Fightback: Who Cares for Children?

Share on facebook
Share on twitter
Share on email

by Sylvia Weinstein

Articles have begun appearing in the press recently about the children of former welfare mothers who are getting sub-standard child care.

Tom Zoellner of the San Francisco Chronicle writes, “Mediocre child care is harming the basic development of about 1 million American toddlers whose mothers have left welfare rolls to go back to work, according to a study released yesterday.”

The study, by Dr. Bruce Fuller of the University of California Berkeley and Dr. Sharon Lynn Kagan of Yale University, involved nearly 1000 single mothers moving from welfare to work.

They found that many of their children had been placed in child care where they spent hours watching television or wandering aimlessly and had little interaction with their attendants.

They interviewed mothers and visited these child-care settings in California, Connecticut, and Florida. The children were one to three-and-a-half years old.

“Welfare reform promised two things,” Dr. Fuller said, “to move people from welfare to work, where it succeeded in spades, and to improve kids’ environment over time.

It’s too early to say that kids are worse off in mediocre child care than they were at home with their mothers on welfare, but this study did find early warning signals of a child-care problem that’s going to get worse as the work requirements of the welfare law’s ramp up from 30 percent to 50 percent of the women getting assistance from welfare.”

“We know that high-quality child care can help children, and that poor children can benefit the most,” Dr. Kagan said, “so we hope this will be a wake-up call to do something about the quality of child care in this country. The quality of day-care centers is not great for middle-class families, but it’s surprising and distressing to see the extent to which welfare families’ quality was even lower, with some exceptions like the day-care centers we saw in California.”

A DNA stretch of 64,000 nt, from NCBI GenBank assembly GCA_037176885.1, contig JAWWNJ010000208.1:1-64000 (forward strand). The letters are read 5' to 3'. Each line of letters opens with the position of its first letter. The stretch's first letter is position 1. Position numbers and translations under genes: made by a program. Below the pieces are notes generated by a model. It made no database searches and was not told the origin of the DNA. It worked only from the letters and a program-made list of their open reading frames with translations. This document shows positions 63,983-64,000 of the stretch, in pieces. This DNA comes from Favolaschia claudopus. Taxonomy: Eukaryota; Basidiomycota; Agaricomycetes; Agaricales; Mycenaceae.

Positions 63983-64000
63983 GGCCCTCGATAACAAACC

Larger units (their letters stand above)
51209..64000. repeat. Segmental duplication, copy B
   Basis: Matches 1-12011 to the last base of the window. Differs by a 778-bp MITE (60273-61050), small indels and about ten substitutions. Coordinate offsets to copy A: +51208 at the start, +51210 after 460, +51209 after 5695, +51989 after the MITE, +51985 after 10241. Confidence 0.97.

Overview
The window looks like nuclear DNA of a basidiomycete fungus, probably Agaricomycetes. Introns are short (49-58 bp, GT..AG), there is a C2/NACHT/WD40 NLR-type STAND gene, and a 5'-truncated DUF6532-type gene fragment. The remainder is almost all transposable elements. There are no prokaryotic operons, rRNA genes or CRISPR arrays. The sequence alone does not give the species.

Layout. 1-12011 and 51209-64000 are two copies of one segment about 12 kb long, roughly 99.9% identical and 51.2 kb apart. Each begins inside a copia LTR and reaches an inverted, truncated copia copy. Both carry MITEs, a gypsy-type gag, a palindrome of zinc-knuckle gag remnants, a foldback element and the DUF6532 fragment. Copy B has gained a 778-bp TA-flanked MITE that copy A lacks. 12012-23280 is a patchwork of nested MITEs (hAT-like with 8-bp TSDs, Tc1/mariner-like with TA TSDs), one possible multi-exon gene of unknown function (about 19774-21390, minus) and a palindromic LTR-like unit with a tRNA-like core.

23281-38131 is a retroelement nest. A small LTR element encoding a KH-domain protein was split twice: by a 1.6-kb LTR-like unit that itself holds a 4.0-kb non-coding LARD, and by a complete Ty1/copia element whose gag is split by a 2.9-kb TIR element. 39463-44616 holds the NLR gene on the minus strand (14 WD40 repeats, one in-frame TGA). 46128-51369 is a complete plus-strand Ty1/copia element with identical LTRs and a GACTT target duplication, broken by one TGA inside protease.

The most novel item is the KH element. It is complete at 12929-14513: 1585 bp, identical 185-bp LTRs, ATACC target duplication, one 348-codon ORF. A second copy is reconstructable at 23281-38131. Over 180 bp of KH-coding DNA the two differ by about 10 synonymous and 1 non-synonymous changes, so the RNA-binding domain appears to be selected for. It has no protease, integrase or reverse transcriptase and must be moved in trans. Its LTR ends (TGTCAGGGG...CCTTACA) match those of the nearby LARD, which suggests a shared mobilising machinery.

It is not surprising to me to find that children of the poor are in “bad” child care. Most of it is in private homes where there is no oversight and overcrowding and very little separation between the ages. It is not that the politicians don’t know what children need in the way of quality child care. But they also know that it means spending money that they need to make war with.

The studies on child care needs would circle the globe at least twice and reach from here to the moon if laid end to end. For example, the American Federation of Teachers has published a massive study on the subject.

First, the buildings for child-care centers should be safe, including fire-proof buildings and all the necessary exits. It should include separate rooms for eating, sleeping, and playing as well as an outdoor safe play area. It should include a qualified teacher with an Early Childhood Credential. And then the number of adults-per-child ratio should be high enough so that every child gets the necessary attention he or she needs.

A health-care worker should be in attendance, and any health care should be supplied by the center. Parent-teacher conferences should be held often and at a time when the parents can attend.

The center should be a place where children feel safe and cared for. It should have the kind of toys and books that inspire children to play and be creative.

It should have volunteer programs that include junior high, high-school and college students, both male and female.

The center could supply these youths with the understanding that would make them better parents, and the children would become more relaxed around older people who care for them.

Why can’t this be done? Because the bosses in this country, the richest in the world, can’t make a profit on these measures. Making a profit is the bottom line for the social class that rules this country.

Socialist Action News

Related Articles

Teachers Resist “Back to School” Orders

By STEVE R. JOHNSON
Under increasing pressure from state and federal authorities, schoolteachers across the United States are embroiled in a life and death struggle over the terms and conditions of re-opening the nation’s schools for the 2020-2021 year.

Black teacher’s job is in limbo

By CAROLINE WINSLOW America has long lauded its school system as a Great Equalizer—a tool that provides all students, regardless of social standing, with the